Religious Texts as Political Documents

Happy Rosh Hashanah. A couple of posts back, I suggested that professor Shalom Goldman’s interpretation of the Torah in a political sense “is more reflective of the modern flexibility in interpreting Jewish and Christian testaments that does not yet extend–for various and sundry reasons–to the Quran.” Yesterday, Jill Jacobs had a post making her own argument that “The Torah is political, rabbis can be too.”

The Torah is political because it lays out a vision for a just civil society. It is political because it forms the basis for a social contract. It is political because it concerns itself with relations among human beings as much as with relations between human beings and God. It is political because a liberation struggle stands at its core. It is political because it demands that those with more wealth take responsibility for those with less. It is political because it forbids those with more power from taking advantage of those with less. And it is political because it is a document meant to be lived….

Rabbis must bring the thousands of years of accumulated Jewish wisdom to bear on these issues. This is what it means to be a religious leader. A religious leader does not stick to “safe” topics like Jewish unity and ritual practice (though these have their place, too). A religious leader takes ethical stands on the hard issues of the moment — and does so with integrity, with a strong basis in his or her religious tradition, and out of love and a passion for creating a more just world.

I certainly will not deny that there are political accounts and political principles in the Torah, the Old Testament more generally, or even the New Testament. Moses wasn’t just codifying a religion, he was creating the laws for a new nation. Solomon’s proverbs of wisdom often suggested how a king ought to behave. Even Paul had advice about how believers were to regard the ruler and the legal system.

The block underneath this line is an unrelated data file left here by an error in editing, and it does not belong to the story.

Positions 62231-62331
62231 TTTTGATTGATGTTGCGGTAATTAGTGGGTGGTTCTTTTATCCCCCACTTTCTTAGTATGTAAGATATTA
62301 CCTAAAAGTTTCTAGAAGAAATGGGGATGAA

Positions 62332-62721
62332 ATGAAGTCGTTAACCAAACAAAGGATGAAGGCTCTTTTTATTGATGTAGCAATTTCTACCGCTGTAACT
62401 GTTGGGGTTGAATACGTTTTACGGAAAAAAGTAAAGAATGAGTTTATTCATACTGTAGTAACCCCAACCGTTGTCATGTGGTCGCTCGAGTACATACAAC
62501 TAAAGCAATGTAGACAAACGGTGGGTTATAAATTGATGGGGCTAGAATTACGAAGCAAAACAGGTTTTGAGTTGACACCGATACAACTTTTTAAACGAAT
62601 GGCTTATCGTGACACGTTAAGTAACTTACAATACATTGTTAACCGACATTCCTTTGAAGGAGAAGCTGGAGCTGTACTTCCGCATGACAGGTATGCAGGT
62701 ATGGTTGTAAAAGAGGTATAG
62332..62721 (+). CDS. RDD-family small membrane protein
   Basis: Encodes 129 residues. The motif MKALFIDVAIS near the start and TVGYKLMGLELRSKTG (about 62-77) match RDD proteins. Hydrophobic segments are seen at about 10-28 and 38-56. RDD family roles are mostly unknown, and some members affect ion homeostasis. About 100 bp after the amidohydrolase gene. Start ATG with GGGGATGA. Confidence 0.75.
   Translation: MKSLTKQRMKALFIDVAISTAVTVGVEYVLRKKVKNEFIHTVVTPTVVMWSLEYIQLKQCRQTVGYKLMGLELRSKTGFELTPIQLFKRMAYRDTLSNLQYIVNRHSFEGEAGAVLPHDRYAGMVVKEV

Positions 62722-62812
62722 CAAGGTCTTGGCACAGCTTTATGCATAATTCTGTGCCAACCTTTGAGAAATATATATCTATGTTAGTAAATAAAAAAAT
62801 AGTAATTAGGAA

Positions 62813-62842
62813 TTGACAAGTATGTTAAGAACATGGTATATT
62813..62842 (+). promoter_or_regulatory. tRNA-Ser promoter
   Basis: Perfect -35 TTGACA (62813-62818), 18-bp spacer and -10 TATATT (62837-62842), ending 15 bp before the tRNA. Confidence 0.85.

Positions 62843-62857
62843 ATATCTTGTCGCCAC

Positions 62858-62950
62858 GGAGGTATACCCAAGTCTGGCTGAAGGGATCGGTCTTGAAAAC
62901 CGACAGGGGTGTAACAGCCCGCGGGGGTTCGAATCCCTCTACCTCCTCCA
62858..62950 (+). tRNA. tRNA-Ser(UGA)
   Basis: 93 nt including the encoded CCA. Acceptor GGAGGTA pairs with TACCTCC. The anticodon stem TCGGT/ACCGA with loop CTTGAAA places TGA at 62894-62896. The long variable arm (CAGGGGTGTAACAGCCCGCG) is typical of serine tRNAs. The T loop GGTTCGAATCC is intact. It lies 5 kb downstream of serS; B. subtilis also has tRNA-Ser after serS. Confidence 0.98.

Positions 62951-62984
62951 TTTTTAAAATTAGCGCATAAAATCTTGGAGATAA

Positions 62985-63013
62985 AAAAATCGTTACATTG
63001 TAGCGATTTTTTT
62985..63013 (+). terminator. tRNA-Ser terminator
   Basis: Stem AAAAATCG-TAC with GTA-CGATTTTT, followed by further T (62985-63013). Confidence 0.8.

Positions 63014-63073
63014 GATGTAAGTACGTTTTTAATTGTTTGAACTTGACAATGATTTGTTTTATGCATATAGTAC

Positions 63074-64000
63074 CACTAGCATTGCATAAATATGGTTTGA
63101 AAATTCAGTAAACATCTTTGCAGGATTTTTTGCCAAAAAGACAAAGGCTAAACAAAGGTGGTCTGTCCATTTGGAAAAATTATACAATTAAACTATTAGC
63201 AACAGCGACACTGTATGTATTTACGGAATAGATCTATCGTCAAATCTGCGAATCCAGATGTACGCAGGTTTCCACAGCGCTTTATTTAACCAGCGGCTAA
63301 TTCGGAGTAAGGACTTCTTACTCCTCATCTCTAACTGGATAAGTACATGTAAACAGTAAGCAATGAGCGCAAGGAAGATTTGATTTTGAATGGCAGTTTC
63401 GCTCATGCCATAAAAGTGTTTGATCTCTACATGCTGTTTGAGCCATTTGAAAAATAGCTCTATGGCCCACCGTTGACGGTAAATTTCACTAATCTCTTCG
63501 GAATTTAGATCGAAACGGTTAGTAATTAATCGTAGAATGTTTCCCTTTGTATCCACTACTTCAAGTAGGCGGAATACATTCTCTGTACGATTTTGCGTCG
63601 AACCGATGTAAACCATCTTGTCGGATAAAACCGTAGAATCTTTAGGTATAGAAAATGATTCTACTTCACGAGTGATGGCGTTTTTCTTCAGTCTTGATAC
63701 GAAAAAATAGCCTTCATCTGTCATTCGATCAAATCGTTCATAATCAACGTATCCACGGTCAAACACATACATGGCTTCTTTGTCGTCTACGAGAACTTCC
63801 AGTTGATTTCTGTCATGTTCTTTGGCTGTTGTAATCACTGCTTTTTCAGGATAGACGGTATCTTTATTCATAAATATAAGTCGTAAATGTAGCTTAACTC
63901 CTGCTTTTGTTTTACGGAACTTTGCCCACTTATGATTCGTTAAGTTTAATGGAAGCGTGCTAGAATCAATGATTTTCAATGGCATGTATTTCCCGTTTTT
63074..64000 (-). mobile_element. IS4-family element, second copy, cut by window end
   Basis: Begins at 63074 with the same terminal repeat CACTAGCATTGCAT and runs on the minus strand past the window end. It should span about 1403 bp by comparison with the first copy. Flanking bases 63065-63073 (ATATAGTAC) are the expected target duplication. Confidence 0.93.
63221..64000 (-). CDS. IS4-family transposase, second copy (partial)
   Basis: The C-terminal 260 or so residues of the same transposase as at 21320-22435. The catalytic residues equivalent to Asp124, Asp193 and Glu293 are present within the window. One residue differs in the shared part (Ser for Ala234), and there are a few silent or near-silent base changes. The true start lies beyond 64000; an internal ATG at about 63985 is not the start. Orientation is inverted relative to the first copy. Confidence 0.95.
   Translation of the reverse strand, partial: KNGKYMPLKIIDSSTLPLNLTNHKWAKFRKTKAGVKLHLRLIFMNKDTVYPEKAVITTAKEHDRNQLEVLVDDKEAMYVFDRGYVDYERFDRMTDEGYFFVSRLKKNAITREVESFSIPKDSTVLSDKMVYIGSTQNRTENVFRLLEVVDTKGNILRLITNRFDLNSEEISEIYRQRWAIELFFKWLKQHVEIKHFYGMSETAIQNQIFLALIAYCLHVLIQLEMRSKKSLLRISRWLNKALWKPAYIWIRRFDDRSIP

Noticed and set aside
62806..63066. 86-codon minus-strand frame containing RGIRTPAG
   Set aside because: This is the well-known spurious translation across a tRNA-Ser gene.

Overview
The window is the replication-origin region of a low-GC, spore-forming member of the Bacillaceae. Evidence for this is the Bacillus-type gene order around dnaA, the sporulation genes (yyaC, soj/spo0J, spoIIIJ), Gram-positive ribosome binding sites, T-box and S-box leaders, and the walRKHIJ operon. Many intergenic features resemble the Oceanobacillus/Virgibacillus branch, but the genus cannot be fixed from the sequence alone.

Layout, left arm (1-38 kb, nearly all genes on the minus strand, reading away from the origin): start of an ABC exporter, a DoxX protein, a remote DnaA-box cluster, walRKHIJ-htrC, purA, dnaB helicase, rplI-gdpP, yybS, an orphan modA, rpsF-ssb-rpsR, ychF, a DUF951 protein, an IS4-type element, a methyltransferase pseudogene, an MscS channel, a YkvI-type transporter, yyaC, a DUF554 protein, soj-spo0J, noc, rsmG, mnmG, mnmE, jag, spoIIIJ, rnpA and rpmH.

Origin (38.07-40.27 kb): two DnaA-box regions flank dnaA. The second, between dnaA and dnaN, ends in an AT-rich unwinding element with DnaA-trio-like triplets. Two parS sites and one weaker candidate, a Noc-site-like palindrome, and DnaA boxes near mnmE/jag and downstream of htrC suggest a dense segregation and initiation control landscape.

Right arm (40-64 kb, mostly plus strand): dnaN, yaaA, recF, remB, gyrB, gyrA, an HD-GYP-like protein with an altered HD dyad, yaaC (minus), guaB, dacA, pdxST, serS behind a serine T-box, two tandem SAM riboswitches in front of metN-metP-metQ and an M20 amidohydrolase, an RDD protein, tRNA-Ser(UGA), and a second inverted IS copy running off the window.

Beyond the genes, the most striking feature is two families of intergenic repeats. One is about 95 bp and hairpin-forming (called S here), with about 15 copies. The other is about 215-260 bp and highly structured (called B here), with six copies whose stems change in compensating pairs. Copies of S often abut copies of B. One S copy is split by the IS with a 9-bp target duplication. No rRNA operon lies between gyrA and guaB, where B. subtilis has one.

But the fact that these texts make political points does not mean that there is only one political position justifiable under their terms (and Jacobs certainly acknowledges this). Furthermore, while Jacobs is arguing that religious people ought to be able to explain their views to one another in terms of their religious sacred texts, this will not hold in a pluralistic society. If I make the argument that, say, traffic lights are bad and give my reason as “because the Bible tells me so,” this: a) gives you almost no information about what the Bible actually says; b) does not connect the Biblical text to my own view in a coherent way; c) does not explain why others who hold the Bible in the same esteem as myself do not feel the same way with regard to traffic lights; d) does not persuade those with different views of the Bible to advocate my traffic light position. In sum, at best it can persuade those who already agree with me about the Bible to agree with me about traffic lights. This is an important element of rhetoric–connecting with the audience in some way to get them to agree with you on something else.* However, do we really want religious leaders trying to get their parishioners to agree with them politically?

Evidence suggests that the answer is no:

In 1991, about 30 percent of Americans strongly agreed that religious leaders should avoid political involvement; by 2008, 44 percent felt that way.